The self-learning capabilities of a computer system with a dedicated support staff, enough processing power, and a large enough data set could probably overcome most difficulties with the video encoding itself. The actual exchange of information is likewise solved by the finite means which communication could be passed: there are only so many wavelengths of light, so many types of radiation, so many methods which can employed to pass information from one starship to another at reasonable speeds.
A better question would be why all aliens have eyes, or have cameras, or have eyes and cameras that see in a comparable wavelength to our own. No computer could take raw video feed and translate it into colors the human eye can see if the proper wavelengths aren't in the feed. If encountering a species never seen before, which only sees in infrared, would they design a camera that sees outside of the infrared spectrum? If they didn't, then a Federation ship could only guess at what color the alien's skin is, etc.
Taking the premise that these species want to communicate, it is a good bet they would indeed have cameras capable of "seeing" in many wavelengths. But if they don't have eyes, would they even build cameras in the first place? If they are warlike (Kazon, anyone?), why would they willingly show potential opponents anything which could be analyzed to find weaknesses?
There is the additional concern with all aliens having vocal cords- virtually every species encountered can make noises discernible to humans. A universal translator solves part of this dilemma, as it could filter unheard frequencies to what the human ear can hear and translate the language to English, but only if the alien species makes noise to communicate at all.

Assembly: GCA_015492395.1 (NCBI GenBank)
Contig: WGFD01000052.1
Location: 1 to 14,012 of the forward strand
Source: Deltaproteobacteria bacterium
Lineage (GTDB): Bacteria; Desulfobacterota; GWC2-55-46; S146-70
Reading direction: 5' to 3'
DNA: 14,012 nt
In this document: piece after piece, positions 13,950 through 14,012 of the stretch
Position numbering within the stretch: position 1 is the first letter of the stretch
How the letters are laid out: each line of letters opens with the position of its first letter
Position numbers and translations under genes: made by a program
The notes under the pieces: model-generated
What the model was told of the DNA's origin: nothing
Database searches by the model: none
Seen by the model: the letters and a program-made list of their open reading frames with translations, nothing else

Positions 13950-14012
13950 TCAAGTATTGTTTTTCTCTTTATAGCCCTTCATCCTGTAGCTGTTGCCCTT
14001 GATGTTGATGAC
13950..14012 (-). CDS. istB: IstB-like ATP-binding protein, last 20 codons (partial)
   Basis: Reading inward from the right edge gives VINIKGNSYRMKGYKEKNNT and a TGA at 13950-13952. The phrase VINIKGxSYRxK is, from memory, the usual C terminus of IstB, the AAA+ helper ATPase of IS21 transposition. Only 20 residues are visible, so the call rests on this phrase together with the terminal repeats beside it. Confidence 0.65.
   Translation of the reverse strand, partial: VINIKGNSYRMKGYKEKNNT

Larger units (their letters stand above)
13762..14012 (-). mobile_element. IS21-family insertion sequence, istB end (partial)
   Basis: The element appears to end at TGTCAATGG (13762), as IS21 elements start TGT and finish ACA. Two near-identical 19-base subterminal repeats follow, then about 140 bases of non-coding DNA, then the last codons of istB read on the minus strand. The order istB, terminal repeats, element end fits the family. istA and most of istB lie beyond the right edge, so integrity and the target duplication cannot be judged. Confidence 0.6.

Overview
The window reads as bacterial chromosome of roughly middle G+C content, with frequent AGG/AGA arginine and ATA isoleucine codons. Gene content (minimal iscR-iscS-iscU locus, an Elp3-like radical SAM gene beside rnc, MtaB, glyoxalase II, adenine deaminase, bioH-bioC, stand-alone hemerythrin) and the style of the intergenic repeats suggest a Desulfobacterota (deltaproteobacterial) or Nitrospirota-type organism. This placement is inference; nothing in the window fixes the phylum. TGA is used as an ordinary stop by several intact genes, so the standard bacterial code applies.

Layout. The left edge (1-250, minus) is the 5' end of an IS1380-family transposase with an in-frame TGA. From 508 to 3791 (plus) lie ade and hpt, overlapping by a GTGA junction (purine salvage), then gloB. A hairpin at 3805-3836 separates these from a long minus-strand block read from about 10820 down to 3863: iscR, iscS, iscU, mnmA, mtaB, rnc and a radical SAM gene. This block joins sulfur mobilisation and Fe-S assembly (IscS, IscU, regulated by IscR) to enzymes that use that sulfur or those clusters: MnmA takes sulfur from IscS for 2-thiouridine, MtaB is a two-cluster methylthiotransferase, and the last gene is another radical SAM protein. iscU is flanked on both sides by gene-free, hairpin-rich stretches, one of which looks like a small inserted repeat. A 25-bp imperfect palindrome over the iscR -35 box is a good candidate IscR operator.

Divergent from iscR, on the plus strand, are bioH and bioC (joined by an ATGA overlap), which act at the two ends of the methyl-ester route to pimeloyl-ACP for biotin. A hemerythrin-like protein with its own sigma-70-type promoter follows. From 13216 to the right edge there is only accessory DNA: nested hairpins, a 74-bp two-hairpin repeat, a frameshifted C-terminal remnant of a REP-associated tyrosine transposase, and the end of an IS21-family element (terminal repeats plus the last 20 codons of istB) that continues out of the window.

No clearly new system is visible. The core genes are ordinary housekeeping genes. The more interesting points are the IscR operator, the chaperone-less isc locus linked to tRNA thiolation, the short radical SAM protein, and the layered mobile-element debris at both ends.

Additionally, very few sentient species are not humanoid in the Star Trek universe. This could only come about with planned evolution or seeding planets with common ancestors. I read something about the latter being used to explain the Star Trek universe, but this begs the question of why there are so many superficial differences between species but not radically different ones which could have evolved as well.
At some point, we must realize concessions were made to make Star Trek possible. Actors are humanoid, audiences relate better to visuals than floating voices without video and prefer sound in space despite how little sound can move in the near-void, etc etc. Still, fun to consider.